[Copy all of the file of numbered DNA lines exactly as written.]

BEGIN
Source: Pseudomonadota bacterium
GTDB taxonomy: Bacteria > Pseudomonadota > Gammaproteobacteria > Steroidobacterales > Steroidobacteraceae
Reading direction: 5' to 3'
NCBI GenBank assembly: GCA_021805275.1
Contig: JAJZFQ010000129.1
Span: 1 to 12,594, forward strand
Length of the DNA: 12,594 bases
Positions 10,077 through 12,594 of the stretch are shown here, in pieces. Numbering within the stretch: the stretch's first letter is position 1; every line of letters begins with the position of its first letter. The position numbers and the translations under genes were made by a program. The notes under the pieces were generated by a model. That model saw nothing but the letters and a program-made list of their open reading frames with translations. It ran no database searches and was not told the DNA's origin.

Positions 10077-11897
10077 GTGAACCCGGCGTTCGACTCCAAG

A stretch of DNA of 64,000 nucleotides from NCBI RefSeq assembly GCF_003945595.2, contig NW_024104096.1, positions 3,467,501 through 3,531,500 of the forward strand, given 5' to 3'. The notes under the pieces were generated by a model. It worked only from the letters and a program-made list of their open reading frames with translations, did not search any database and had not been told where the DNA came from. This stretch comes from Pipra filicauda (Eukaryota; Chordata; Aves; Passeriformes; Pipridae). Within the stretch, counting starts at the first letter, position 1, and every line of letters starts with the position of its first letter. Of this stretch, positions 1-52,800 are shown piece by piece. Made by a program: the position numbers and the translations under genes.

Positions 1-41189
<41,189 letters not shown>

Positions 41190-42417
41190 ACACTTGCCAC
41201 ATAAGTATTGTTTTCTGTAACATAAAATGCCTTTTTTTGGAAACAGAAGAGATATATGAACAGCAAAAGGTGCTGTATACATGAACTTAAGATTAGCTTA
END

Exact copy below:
Source: Pseudomonadota bacterium
GTDB taxonomy: Bacteria > Pseudomonadota > Gammaproteobacteria > Steroidobacterales > Steroidobacteraceae
Reading direction: 5' to 3'
NCBI GenBank assembly: GCA_021805275.1
Contig: JAJZFQ010000129.1
Span: 1 to 12,594, forward strand
Length of the DNA: 12,594 bases
Positions 10,077 through 12,594 of the stretch are shown here, in pieces. Numbering within the stretch: the stretch's first letter is position 1; every line of letters begins with the position of its first letter. The position numbers and the translations under genes were made by a program. The notes under the pieces were generated by a model. That model saw nothing but the letters and a program-made list of their open reading frames with translations. It ran no database searches and was not told the DNA's origin.

Positions 10077-11897
10077 GTGAACCCGGCGTTCGACTCCAAG

A stretch of DNA of 64,000 nucleotides from NCBI RefSeq assembly GCF_003945595.2, contig NW_024104096.1, positions 3,467,501 through 3,531,500 of the forward strand, given 5' to 3'. The notes under the pieces were generated by a model. It worked only from the letters and a program-made list of their open reading frames with translations, did not search any database and had not been told where the DNA came from. This stretch comes from Pipra filicauda (Eukaryota; Chordata; Aves; Passeriformes; Pipridae). Within the stretch, counting starts at the first letter, position 1, and every line of letters starts with the position of its first letter. Of this stretch, positions 1-52,800 are shown piece by piece. Made by a program: the position numbers and the translations under genes.

Positions 1-41189
<41,189 letters not shown>

Positions 41190-42417
41190 ACACTTGCCAC
41201 ATAAGTATTGTTTTCTGTAACATAAAATGCCTTTTTTTGGAAACAGAAGAGATATATGAACAGCAAAAGGTGCTGTATACATGAACTTAAGATTAGCTTA